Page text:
Monday, May 28, 2007

The boat and first day of Finland

We got on a cruise ship Thursday night from Stockholm to Helsinki. I can't begin to estimate how many people were on the boat, but the boat was 11 stories. My parents were generous enough to get a first class cabin in my honor, which meant that we had a window and our own bathroom, though the room itself was as small as you would expect on a cruise ship (with fold-down bunk beds and the works).

Shortly after boarding, we ate a nice buffet dinner (a perennial highlight for many travelers) with as much Finnish beer and wine as you can drink. We had a table near the front window of the boat and had a nice view of the thousands of islands in the Sweedish archipellago. Sweedes generally own a summer home on one of the many islands, and enjoy a simpler life (with lots of fish) in the warmer months. I was astounded at how many islands there were, and there were houses on each of them til the very end (which we did not reach til it was dark--at around 10pm).

After dinner, we sat on the top level of the boat and took in the scenery until it got very cold and windy and we got kicked inside. We were nearly alone on the top deck, as the cruise (as we later learned) is often used by the Sweedes and Finns as an excuse to buy alcohol from the tax-free shop and get drunk. We reset our clocks to Helsinki time (an hour ahead), grabbed a drink at the bar, and went to bed around midnight by our new time (still jetlagged) as the boat was pulling away from its only stop--an island, whose name escapes me at the moment, which is technically Finnish territory, but is rather independent and has many of its own laws.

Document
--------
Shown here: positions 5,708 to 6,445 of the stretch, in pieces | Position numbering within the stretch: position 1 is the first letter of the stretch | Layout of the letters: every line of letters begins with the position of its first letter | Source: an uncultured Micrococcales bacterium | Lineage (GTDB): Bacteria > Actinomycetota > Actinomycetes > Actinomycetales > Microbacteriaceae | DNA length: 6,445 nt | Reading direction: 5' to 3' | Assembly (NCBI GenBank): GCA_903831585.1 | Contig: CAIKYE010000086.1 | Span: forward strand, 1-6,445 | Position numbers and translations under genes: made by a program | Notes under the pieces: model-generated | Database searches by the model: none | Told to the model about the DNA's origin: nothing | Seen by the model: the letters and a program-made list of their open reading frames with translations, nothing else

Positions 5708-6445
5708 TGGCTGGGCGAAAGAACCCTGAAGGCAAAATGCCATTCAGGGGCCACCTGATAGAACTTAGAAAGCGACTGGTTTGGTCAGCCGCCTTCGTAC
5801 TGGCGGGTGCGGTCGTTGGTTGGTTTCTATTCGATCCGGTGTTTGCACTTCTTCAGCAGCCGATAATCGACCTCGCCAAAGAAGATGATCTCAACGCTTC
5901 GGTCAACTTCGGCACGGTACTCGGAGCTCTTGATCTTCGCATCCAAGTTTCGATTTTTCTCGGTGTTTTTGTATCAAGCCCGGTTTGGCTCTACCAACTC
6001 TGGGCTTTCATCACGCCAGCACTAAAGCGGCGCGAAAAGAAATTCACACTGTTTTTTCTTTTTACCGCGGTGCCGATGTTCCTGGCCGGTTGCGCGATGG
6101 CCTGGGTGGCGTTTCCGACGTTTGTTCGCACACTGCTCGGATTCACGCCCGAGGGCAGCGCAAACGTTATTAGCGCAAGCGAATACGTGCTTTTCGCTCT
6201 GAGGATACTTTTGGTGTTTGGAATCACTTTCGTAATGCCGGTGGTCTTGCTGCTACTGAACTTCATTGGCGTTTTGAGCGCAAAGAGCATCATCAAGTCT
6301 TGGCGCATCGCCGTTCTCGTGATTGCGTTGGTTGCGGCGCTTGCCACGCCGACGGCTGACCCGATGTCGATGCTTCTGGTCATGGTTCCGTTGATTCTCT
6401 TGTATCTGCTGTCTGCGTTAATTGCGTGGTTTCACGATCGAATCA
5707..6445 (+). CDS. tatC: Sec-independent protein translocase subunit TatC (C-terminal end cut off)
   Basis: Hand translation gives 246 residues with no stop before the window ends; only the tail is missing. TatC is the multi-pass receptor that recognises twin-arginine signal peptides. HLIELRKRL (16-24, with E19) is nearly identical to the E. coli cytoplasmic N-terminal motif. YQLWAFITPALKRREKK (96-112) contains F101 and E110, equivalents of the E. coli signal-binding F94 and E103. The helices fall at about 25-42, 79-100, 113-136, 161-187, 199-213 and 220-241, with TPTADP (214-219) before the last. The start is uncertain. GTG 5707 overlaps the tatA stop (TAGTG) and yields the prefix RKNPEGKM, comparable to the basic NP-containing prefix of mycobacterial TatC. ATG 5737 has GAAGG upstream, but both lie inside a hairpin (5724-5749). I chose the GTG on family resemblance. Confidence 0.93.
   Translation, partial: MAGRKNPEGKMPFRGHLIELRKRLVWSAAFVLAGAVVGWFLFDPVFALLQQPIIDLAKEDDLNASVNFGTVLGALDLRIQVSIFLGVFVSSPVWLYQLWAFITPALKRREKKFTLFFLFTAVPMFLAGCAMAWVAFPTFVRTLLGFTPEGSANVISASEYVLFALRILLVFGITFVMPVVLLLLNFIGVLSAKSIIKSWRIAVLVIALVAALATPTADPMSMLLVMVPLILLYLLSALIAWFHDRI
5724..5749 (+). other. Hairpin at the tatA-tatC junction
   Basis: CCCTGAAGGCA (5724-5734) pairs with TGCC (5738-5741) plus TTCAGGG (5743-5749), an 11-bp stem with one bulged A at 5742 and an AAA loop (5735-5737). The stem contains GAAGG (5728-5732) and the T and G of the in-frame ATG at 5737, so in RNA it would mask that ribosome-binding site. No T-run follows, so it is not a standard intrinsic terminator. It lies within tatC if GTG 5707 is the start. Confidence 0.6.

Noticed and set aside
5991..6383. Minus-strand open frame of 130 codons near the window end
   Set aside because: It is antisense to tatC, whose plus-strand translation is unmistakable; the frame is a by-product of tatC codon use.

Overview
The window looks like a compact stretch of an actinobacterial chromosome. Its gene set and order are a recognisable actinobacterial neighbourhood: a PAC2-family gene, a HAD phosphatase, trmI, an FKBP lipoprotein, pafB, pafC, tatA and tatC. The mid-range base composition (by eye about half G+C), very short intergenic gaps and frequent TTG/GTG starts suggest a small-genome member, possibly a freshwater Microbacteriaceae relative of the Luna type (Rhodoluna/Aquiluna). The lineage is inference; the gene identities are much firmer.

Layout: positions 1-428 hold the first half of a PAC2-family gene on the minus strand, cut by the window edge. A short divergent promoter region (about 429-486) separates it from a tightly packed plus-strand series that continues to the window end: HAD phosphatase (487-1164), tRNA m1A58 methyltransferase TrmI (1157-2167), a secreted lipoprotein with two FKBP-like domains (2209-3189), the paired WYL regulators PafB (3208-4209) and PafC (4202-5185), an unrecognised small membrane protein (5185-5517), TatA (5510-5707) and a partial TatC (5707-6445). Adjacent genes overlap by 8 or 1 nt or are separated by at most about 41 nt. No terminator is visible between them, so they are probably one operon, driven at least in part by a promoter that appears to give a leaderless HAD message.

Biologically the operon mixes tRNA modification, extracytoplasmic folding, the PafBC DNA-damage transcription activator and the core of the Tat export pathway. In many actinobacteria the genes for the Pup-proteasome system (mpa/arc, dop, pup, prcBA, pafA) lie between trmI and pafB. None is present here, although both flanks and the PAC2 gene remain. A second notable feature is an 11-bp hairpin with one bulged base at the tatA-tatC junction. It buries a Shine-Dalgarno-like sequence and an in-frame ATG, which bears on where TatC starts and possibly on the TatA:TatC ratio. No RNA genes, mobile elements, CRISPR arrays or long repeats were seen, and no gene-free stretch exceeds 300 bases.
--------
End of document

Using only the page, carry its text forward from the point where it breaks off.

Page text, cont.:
I slept very soundly to the purr and rumble of the motors (though I had never had the sensation of a shaking bed previously), and my parents suffered yet another nearly sleepless night. We awoke to a delicious breakfast buffet before pulling into Helsinki around 8am. Saapi, our host along with his wife Eija, picked us up and drove us to Muurame (the 9,000 person town of which his is mayor, among many other responsibilities--though he and Eija have spent much of their lives as doctors).

Finland, like Sweeden, is built largely on rock. However, unlike the part of Sweeden I saw, Finland has 40,000 lakes and millions of birch and evergreen trees (an integral part of their biggest industry: paper). The whole country has 5 million people (about the same as Wisconsin) and Helsinki (the biggest city) is smaller than Stockholm. The country is officially bilengual (Finnish and Sweedish--not nearly as similar as you might think; Sweedish is far more western) and everyone learns a third language (usually English, sometimes German or Spanish) and spends a semester abroad--quite impressive, no? The countryside is very beautiful, but it makes for a rather monotonous 3 hr drive from Helsinki to Muurame (and while Saapi is incredibly nice and smart and tried his best to make it better, English is his 5th language which makes normal conversation understandably difficult sometimes).